11. 11. P and Q be two points on E(a,b) (GF(p)) and O is the point at infinity. • P+O = O+P = P • If P = (x1 ,y1 ) then -P = (x1 ,-y1 ) and P + (-P) = O. • If P = (x1 ,y1 ) and Q = (x2 ,y2 ), and P and Q are not O. then P +Q = (x3 ,y3 ) where   x3 = λ2 - x1 - x2 y3 = λ(x1 - x2 ) - y1 and λ = (y2 -y1 )/(x2 -x1 ) if P ≠ Q Elliptic Curve over GF(p) 11
  12. 12. Task 1 - Multiplication c = a.b in GF11  Compile a multiplication table for c = a . b mod 11  Determine the solutions of the equation x2 = 5 mod 11  You have about 10 minutes for this task
  13. 13. Solution 1 : Multiplication c = a.b in GF11  x2 = 5 mod 11 ?  x1 = 4, x2 = 7
  14. 14. Task 2 : Iterate a Point on the Elliptic Curve  Iterate the point P(2,4) lying on y2 = x3 + x + 6 mod 11:  Compute P2 = P  P by doubling the point P  Compute P3 = P  P  P = P2  P by point addition  All operations are computed in GF11
  15. 15. • Elliptic curve E(a,b) (GF(2m )) is defined to be the set of points (x,y) ∈ GF(2m ) * GF(2m ) which satisfy the equation y2 + xy = x3 + ax2 + b; where a, b ∈ GF(2m ) and b≠0, together with the point on the curve at infinity, O. • The points on an elliptic curve form an abelian group under a well defined group operation. The identity of the group operation is the point O. Elliptic Curve over GF(2m ) for some m ≥ 1. 15
  16. 16. Elliptic Curve over GF(2m ) for some m ≥ 1. P and Q be two points on E(a,b) (GF(2m )) and O is the point at infinity. • P+O = O+P = P • If P = (x1 ,y1 ) then -P = (x1 ,-y1 ) and P + (-P) = O. • If P = (x1 ,y1 ) and Q = (x2 ,y2 ), and P and Q are not O, then P +Q = (x3 ,y3 ): if P ≠ Q x3 = λ2 + λ + x1 + x2 + a y3 = λ(x1 + x3 ) + x3 + y1 and λ = (y1 +y2 )/(x1 +x2 ) if P = Q x3 = λ2 + λ + a y3 = x1 2 + (λ + 1)x 1 16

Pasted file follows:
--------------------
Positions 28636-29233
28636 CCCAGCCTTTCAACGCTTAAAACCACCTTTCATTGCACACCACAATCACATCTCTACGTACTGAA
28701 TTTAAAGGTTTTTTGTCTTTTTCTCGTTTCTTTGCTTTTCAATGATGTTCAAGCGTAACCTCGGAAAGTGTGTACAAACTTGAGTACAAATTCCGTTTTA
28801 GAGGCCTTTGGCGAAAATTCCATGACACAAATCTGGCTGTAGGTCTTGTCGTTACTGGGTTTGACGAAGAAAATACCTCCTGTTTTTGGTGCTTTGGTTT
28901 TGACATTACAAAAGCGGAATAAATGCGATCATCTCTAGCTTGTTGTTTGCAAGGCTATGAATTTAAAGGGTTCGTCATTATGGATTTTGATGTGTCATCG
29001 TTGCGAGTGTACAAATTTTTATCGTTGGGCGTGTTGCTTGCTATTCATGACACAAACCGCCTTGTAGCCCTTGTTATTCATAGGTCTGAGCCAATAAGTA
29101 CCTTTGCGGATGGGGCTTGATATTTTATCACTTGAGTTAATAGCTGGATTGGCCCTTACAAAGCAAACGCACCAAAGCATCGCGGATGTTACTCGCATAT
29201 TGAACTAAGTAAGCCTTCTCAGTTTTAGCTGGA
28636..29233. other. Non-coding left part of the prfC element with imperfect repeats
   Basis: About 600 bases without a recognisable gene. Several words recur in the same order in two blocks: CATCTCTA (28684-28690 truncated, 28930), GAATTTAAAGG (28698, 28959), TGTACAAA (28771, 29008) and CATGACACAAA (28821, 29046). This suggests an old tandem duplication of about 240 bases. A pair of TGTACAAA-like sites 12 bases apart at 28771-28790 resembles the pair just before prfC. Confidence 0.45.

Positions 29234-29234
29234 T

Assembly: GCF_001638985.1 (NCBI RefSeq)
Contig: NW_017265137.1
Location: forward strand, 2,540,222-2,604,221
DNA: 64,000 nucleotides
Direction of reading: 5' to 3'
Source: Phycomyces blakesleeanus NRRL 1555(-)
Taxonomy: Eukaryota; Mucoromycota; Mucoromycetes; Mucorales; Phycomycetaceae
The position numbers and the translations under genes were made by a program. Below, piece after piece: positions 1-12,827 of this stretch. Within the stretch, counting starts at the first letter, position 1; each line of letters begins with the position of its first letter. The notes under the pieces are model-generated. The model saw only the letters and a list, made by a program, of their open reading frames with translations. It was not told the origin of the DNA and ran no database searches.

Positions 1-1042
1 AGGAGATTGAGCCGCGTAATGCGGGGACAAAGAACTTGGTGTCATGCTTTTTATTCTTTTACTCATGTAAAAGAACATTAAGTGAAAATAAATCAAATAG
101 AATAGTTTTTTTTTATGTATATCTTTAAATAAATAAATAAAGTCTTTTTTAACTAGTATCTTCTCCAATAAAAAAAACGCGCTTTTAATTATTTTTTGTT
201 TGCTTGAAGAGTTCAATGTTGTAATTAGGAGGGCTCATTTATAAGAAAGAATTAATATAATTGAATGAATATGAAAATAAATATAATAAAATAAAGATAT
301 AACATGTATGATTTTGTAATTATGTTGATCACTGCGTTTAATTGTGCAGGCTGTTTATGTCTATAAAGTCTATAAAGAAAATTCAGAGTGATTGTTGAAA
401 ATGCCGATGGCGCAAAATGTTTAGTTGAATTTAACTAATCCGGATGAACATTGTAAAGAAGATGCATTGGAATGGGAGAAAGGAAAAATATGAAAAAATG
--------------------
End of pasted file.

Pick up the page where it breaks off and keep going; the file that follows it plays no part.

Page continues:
17. 17. What Is Elliptic Curve Cryptography (ECC)? Elliptic curve cryptography [ECC] is a public-key cryptosystem just like RSA, Rabin, and El Gamal. Every user has a public and a private key.  Public key is used for encryption/signature verification.  Private key is used for decryption/signature generation. Elliptic curves are used as an extension to other current cryptosystems.  Elliptic Curve Diffie-Hellman Key Exchange  Elliptic Curve Digital Signature Algorithm
  18. 18. Using Elliptic Curves In Cryptography The central part of any cryptosystem involving elliptic curves is the elliptic group. All public-key cryptosystems have some underlying mathematical operation. RSA has exponentiation (raising the message or ciphertext to the public or private values) ECC has point multiplication (repeated addition of two points).
  19. 19. Elliptic Curve Discrete Logarithm Problem (ECDLP)  Given an elliptic curve y2 = x3 + ax + b mod p and a basis point P, we can compute Q = Pk through k-1 iterative point additions.  Fast algorithms for this task exist.  Question: Is it possible to compute k when the point Q is known?  Answer: This is a hard problem known as the Elliptic Curve Discrete Logarithm.
  20. 20. ECC Domain Parameters ECC domain parameters over GF(q), are a six tuple:  T = (q, a, b, G, n, h) • q = p or q = 2m • a and b ∈ GF(q) y2 ≡ x3 + ax + b (mod p) for q = p > 3 y2 + xy = x3 + ax2 + b for q = 2m ≥ 1 • a base point G = (xG ,yG ) on E(a,b)( GF(q)), • a number n which is the order of G (The order of a point P on an elliptic curve is the smallest positive integer n such that nP = O.) • h = #E/n. where #E represents number of points on elliptic curve and is called the curve order. 20
  21. 21. Key Generation  Agree on the following (public):  Curve parameters (a, b)  The modulus p  Base point G (on the curve)  Pick a random integer n as private key  Calculate public key P = n*G 21
  22. 22. Diffie-Hellman (DH) Key Exchange
  23. 23. ECC Diffie-Hellman Public: Elliptic curve and point G=(x,y) on curve Secret: Alice’s a and Bob’s b Alice, A Bob, B a(x,y) b(x,y) • Alice computes a(b(x,y)) • Bob computes b(a(x,y)) • These are the same since ab = ba